Medieval England is a topic of fascination for many historians and non-historians alike. However, nonfiction books on this topic can often be scholarly and dry to the average reader. Ian Mortimer’s The Time Traveler's Guide to Medieval England is a pleasure to read because it is written in an accessible way, offering sensory details that many other books on this topic don’t explore.
Mortimer explains that medieval England is a foreign country, even to modern-day Brits. Fourteenth-century beliefs, traditions, customs, and lifestyles are different from those of 21st-century England. Therefore, his approach to this history is to write about it in the form of a travel guide, as if the reader is traveling from the 21st century to the fourteenth.
The reader is the star of the book, arriving first to the cathedral city of Exeter. The magnificent cathedral is the dominant, awe-inspiring sight, but then the reader is assailed by the smell of rotting meat, garbage, and human excrement in the area that serves as the city dump.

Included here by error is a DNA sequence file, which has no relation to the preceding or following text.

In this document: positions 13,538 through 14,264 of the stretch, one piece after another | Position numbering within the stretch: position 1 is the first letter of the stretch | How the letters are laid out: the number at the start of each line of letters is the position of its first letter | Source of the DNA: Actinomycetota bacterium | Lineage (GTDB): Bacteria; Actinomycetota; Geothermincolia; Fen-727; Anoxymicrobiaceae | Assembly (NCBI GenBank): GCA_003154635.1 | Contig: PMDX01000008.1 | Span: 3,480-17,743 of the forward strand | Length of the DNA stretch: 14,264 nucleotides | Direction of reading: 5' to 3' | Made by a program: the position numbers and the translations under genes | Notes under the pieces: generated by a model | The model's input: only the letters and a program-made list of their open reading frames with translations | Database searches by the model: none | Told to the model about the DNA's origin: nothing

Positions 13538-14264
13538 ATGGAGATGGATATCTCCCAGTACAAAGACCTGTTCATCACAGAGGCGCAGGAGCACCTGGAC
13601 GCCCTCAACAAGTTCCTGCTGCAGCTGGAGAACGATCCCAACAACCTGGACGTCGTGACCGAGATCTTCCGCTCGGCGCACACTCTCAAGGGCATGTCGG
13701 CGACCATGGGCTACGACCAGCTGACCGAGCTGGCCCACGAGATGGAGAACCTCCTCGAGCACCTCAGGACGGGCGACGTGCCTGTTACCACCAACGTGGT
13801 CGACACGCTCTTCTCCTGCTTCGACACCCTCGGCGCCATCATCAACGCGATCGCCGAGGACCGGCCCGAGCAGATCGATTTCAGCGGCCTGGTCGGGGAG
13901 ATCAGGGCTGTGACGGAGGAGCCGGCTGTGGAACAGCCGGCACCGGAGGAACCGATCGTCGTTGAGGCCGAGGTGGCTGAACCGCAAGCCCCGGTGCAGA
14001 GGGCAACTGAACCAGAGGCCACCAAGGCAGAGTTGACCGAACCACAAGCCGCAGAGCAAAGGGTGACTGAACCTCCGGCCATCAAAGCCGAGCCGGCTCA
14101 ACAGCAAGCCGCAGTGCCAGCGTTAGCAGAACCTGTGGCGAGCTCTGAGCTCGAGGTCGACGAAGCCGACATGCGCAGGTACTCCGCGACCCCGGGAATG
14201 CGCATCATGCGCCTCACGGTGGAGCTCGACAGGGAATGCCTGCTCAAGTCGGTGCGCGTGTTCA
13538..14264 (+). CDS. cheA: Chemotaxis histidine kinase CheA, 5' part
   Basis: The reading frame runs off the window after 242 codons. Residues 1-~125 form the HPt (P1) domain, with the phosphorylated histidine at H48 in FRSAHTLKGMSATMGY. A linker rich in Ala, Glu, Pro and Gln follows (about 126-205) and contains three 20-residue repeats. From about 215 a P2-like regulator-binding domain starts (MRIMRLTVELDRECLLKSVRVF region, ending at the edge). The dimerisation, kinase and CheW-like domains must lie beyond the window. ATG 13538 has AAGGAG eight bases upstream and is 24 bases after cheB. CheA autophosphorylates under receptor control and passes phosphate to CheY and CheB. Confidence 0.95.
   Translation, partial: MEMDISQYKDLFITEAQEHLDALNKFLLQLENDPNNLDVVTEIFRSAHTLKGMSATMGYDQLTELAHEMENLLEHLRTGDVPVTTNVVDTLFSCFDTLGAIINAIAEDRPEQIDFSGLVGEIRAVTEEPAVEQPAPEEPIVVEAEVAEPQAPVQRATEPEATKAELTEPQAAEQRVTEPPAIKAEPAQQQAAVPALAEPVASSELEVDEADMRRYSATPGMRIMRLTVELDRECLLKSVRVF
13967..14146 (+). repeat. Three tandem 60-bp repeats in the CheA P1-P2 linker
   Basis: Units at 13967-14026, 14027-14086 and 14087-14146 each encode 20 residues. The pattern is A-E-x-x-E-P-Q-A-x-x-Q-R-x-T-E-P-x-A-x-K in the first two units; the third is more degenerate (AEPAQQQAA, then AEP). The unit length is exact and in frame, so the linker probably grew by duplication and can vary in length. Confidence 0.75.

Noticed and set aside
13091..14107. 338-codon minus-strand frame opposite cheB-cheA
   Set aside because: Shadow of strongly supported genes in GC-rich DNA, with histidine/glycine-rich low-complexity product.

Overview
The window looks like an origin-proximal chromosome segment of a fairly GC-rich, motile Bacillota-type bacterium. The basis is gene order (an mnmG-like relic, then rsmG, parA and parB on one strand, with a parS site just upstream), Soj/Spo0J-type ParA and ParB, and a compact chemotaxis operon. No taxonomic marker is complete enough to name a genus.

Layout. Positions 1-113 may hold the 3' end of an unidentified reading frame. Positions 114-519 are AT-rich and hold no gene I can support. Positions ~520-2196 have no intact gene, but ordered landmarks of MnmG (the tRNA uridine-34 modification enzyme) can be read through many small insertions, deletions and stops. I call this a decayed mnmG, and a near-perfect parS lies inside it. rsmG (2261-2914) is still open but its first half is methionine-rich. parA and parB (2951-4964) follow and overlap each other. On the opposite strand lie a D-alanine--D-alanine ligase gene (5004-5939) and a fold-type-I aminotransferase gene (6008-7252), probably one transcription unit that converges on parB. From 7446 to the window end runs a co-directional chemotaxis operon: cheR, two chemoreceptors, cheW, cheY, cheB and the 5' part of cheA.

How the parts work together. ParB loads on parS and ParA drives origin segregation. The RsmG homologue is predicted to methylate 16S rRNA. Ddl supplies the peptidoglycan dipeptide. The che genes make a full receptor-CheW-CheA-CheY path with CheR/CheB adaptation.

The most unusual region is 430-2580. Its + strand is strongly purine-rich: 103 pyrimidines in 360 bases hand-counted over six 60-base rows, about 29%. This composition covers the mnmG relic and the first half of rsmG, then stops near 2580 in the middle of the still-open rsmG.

The book takes readers through rural and urban areas all over medieval England, where they’re introduced to the sights, smells, tastes, and sounds of a variety of environments ranging from peasant dwellings to aristocratic estates. The people of this period become vivid in the reader’s mind: how they look, talk, and possibly think.
The Time Traveler's Guide to Medieval England helps readers understand what it meant to live in the 14th century—how shopping, washing, dressing, worshipping, eating, working, playing, and other details of everyday living were carried out by people from all walks of life. Readers also get detailed insight into how medicine was practiced, how laws were enforced, what currency system was used, and how other parts of the world were perceived.
History buffs will enjoy The Time Traveler's Guide to Medieval England if they prefer having history brought to life rather than merely studying it. It is a colorful, fascinating, and superbly researched examination of life in the 14th century.